As tragic as it was, the explosion of the space shuttle Challenger last year could have been even worse.

The next shuttle, scheduled for launch in May, 1986, would have carried an unmanned spacecraft fueled with 46.7 pounds of toxic plutonium-238.

John Gofman, co-discoverer of uranium-233 and a former associate director of the government's Lawrence Livermore Laboratory, said that "If the plutonium (from the scheduled shuttle flight) gets dispersed in fine pieces, the amount of radioactivity released would be more than the combined plutonium radioactivity returned to earth in the. fallout from all the nuclear weapons tests of the United States, the Soviet Union and the United Kingdom -- which I have calculated has caused 950,000 lung cancer fatalities ... It is a crazy idea -- unless shuttle launches are 100 percent perfect."

Dr. Helen Caldicott, founder of Physicians for Social Responsibility, said that one pound of plutonium, "if uniformly distributed, could hypothetically induce lung cancer in every person on earth."

After learning of the plan to launch the plutonium-based reactors, Karl Grossman, an associate professor of journalism at the State University of New York, petitioned the Department of Energy (DOE) for more data under the Freedom of Information Act (FOIA). After nearly a year of stonewalling, the government finally sent Grossman DOE documents that detailed a launch planned for the spring of 1986 which would "involve a very small risk of releasing plutonium-238 to the environment because of the possibility of malfunction of the space shuttle." The report, written in 1984, noted the likelihood of a catastrophic accident (such as the one that destroyed the Challenger shuttle in January, 1986) as less than .022 percent. The safety analysis report was prepared by the General Electric Company, the manufacturer of the plutonium generator.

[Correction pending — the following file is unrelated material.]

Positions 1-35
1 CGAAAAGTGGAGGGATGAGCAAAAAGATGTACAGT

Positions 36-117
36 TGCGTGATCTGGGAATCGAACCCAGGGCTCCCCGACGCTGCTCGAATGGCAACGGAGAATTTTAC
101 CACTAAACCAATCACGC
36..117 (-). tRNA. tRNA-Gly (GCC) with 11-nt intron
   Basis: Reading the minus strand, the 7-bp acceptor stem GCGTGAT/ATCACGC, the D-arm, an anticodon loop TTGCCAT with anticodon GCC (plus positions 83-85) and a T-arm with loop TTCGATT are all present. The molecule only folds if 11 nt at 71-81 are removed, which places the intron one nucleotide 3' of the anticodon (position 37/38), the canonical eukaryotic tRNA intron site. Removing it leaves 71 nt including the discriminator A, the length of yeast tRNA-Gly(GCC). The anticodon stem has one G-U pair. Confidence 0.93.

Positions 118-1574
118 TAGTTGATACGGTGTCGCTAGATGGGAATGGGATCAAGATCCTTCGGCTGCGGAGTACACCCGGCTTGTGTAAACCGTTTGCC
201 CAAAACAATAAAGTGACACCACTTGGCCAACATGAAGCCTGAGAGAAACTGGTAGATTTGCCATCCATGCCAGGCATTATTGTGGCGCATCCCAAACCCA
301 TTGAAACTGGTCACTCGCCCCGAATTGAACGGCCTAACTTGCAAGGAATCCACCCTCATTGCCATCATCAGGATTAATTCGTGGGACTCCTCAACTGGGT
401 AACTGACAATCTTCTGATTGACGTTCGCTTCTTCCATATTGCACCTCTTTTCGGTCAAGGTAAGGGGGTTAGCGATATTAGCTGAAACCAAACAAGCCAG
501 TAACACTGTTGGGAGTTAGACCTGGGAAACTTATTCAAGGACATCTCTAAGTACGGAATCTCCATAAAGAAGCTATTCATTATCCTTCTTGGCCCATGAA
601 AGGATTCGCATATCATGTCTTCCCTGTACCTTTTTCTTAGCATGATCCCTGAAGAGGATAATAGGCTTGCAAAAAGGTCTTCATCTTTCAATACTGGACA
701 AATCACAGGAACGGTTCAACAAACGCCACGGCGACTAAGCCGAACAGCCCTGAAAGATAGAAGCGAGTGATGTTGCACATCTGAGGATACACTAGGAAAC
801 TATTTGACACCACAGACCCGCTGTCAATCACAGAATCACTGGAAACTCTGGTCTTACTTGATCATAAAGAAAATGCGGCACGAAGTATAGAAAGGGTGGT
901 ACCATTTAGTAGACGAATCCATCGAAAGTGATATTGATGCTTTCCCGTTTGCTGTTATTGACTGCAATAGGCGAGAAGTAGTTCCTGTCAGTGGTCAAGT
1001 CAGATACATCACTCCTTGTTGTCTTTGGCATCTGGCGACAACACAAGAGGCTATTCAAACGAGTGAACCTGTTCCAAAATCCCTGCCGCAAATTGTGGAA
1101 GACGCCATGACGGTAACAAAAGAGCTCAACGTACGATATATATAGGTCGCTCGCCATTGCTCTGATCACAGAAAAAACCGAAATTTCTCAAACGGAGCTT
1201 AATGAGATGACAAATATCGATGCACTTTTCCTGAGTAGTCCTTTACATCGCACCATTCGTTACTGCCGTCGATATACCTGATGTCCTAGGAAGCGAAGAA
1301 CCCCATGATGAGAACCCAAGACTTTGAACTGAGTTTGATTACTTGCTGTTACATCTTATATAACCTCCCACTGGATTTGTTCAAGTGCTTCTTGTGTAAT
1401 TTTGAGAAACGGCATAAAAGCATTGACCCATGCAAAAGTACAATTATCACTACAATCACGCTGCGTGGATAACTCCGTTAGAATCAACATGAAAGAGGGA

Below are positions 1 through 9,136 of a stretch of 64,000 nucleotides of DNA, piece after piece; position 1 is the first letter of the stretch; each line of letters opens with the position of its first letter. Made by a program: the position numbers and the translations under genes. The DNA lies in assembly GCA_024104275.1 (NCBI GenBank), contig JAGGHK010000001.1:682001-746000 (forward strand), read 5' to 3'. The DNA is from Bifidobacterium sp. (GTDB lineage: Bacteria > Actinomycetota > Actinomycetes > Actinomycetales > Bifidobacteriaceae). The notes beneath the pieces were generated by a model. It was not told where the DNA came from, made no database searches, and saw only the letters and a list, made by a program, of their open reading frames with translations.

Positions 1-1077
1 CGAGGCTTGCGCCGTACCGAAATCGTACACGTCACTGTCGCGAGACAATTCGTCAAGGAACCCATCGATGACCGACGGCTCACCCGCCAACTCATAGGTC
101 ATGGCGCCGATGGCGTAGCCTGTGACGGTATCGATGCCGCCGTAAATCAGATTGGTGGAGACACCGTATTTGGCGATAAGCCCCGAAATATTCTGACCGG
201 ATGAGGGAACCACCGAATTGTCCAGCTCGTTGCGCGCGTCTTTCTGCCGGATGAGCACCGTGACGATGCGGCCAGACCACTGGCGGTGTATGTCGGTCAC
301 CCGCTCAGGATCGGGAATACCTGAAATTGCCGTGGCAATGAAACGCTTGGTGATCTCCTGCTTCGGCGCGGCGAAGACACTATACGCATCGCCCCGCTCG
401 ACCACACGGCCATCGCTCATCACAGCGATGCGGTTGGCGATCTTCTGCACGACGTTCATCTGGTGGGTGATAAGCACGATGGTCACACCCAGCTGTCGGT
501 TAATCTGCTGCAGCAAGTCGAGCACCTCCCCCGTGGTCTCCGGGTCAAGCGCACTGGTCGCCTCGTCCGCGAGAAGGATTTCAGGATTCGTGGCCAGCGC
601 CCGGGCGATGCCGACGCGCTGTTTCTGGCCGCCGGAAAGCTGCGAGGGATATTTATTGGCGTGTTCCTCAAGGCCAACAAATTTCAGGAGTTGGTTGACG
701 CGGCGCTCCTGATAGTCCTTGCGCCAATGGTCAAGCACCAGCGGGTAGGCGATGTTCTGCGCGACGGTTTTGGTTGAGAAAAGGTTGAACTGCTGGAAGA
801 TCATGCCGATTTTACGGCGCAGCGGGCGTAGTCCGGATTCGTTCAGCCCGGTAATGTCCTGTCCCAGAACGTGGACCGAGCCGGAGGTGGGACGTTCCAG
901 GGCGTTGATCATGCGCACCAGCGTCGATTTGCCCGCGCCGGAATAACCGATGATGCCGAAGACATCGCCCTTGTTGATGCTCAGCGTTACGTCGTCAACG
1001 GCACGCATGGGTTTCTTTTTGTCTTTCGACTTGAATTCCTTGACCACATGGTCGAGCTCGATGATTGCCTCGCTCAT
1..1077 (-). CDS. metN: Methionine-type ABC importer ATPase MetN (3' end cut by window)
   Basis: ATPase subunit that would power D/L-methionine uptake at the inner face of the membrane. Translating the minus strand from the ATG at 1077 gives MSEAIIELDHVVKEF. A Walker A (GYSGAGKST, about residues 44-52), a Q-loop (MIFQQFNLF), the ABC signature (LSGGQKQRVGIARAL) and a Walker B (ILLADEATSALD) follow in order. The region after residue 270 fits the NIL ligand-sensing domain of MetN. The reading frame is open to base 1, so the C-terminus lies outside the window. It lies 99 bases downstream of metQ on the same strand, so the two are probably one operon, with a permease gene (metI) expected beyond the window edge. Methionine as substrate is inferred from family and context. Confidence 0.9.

Despite the Challenger explosion, NASA, now thoroughly aware of the global risks involved, plans to go ahead with plutonium-fueled space probes when shuttle missions start again.

The Challenger tragedy was the biggest news story of 1986; unfortunately, the media paid little attention to one of the potentially most significant stories to come out of that accident; fortunately, there is still time for the news media to place this issue on the national agenda.


THE NATION, 2/22/86, "The Lethal Shuttle," and 3/15/86, "Plutonium Cover-up?;" COMMON CAUSE, July/August, 1986, "Red Tape And Radioactivity;" all by Karl Grossman.